“What I liked most about this experience is that I got to learn about climate change (the causes, effects,and solutions) which I didn’t know before so I couldn’t even explain it to anyone or do anything to prevent it. I would recommend this program. The more people that understand how urgent this problem needs solving, the better chance we will have to mitigate it. Mitigation is better than adaptation.”–Amalia
“I enjoyed the amount of information that I got in such a short time from people who had the experience on how different areas would be impacted by climate change. I also enjoyed being able to write a letter to my elected officials since it’s something that I wouldn’t have done without the extrap ush. [My knowledge of climate science and sea level rise] has gone beyond the superficial. I knew climate change and sea level rise existed, but I only knew the surface of it. The Climate Design Lab helped me learn more in depth, enough to be able to explain it to my peers.”–Edelma
“The information about the link between climate change and health resonated with me the most because it helped solidify my passion towards pursuing a medical degree. I would absolutely recommend this Lab to other students because we need to be well-informed about our future and potential solutions.”–Josue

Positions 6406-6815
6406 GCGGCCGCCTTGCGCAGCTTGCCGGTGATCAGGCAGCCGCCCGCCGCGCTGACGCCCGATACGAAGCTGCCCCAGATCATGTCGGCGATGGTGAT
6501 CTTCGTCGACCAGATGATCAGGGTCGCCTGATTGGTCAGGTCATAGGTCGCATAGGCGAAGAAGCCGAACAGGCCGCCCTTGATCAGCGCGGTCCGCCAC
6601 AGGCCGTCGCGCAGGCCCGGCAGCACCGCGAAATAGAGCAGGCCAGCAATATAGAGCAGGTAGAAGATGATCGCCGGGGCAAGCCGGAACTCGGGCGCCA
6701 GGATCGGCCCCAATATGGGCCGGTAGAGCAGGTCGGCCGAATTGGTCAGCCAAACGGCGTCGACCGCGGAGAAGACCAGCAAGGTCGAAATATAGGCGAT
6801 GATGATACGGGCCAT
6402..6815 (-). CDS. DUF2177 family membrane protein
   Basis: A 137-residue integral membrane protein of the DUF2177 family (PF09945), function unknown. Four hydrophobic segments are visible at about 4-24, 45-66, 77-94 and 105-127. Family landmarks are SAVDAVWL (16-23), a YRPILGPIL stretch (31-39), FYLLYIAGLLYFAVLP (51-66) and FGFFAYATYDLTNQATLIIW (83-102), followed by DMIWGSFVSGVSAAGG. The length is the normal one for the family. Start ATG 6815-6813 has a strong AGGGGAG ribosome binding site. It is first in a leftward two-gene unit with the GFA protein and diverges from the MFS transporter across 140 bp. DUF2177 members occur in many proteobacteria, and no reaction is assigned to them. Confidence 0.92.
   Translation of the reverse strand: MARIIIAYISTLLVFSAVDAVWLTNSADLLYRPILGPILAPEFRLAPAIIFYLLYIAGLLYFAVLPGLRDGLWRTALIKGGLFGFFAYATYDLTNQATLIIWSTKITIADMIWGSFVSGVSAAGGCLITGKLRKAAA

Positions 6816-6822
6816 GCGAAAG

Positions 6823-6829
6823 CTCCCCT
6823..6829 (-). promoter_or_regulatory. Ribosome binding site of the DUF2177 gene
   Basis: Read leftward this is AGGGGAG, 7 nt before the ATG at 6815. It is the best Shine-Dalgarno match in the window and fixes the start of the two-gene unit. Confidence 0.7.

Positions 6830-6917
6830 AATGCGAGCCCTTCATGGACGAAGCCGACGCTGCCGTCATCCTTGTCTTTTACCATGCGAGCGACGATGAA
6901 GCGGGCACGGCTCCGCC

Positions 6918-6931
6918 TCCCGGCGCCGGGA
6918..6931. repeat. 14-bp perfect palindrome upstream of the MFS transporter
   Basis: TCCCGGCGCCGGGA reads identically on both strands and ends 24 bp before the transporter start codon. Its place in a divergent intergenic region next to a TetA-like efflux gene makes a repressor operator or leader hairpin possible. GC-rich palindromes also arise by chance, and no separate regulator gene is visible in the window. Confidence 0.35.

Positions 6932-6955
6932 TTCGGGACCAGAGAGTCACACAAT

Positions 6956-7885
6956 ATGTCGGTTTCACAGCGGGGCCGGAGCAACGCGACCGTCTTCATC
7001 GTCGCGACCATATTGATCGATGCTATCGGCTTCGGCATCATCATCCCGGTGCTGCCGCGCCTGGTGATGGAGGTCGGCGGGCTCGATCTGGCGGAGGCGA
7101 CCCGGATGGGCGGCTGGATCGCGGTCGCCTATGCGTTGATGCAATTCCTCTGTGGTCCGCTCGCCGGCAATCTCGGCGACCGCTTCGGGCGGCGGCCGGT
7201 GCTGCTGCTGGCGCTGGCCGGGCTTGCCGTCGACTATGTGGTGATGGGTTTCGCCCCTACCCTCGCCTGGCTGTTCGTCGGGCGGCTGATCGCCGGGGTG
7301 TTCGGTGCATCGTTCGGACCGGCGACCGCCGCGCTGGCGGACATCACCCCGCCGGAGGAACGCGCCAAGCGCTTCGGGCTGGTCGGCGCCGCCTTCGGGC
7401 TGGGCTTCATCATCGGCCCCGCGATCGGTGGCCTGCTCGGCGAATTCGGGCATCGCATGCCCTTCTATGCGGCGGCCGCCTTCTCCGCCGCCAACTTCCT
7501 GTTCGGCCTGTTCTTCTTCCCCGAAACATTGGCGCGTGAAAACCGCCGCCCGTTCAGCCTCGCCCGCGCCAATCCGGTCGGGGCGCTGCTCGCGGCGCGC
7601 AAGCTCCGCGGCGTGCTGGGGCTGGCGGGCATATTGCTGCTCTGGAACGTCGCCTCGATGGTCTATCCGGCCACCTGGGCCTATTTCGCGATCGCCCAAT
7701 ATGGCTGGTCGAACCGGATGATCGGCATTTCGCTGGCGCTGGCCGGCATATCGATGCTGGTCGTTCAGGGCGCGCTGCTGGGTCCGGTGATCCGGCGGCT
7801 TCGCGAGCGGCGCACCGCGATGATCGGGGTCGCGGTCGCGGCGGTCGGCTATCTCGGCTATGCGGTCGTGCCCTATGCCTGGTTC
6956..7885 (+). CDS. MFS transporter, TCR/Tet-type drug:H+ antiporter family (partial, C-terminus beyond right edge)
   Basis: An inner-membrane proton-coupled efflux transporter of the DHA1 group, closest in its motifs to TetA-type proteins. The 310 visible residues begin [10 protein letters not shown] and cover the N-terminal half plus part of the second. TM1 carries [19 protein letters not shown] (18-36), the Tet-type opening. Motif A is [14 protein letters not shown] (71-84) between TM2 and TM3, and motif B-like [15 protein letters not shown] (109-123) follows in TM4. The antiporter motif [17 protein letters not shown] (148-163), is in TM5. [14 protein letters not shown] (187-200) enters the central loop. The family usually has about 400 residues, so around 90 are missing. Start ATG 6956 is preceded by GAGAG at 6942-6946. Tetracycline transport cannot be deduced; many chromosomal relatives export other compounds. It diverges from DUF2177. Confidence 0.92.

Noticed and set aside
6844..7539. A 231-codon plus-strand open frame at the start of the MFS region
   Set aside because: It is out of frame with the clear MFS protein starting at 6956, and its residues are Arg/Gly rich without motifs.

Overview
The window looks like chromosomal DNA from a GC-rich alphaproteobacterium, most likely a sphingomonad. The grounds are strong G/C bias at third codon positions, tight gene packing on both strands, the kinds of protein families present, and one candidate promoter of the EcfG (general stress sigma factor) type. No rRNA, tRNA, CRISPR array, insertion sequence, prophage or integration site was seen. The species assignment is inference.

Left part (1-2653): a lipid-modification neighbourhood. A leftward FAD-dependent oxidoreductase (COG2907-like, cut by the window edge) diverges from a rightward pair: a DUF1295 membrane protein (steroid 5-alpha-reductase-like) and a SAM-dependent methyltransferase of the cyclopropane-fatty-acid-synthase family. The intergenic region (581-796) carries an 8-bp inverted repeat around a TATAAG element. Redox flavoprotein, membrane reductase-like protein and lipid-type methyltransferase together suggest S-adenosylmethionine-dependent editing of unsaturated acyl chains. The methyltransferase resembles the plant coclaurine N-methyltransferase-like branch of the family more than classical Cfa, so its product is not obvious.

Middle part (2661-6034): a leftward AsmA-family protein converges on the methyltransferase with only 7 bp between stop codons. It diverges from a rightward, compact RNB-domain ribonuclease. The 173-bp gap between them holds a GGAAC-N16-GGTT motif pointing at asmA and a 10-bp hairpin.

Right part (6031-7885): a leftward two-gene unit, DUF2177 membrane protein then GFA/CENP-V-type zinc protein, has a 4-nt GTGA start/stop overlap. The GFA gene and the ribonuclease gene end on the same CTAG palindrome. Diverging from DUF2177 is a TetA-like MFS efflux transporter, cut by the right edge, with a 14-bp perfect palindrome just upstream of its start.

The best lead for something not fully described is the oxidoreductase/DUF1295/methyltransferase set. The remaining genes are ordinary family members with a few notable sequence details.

Climate Design Lab 2018
In collaboration with the Van Alen Institute, CLEO helped carry out the Climate Design Lab in July, 2018. This program is part of Van Alen Institute’s Keeping Current, a series of open design competitions inviting interdisciplinary teams to develop solutions and ideas using the lenses of economy, ecology, and equity to adapt to sea level rise.
This three-week program invited 16 high school students to learn about the role innovative design can play in addressing sea level rise in the Miami region and beyond. This included:
Learning about the science, impacts and solutions of climate change and sea level rise to your own community
Understanding how to apply critical thinking skills in design for problem solving
Producing an innovative and forward-looking solution to climate change and sea level rise to be featured at the 2019 Keeping Current exhibition
Having the opportunity to develop a design solution to be featured at the 2019 Miami-Dade School District Science Fair.
Students heard from experts across the fields of climate science, resilience, design, communication, and research who provided a baseline knowledge of climate science, seriousness and solutions. Together with their Lab mates, students work in groups to identify adaptation measures and solutions to address pressing problems related to sea level rise in a specific community in the city of Miami.
Click here to see the 2018 syllabus.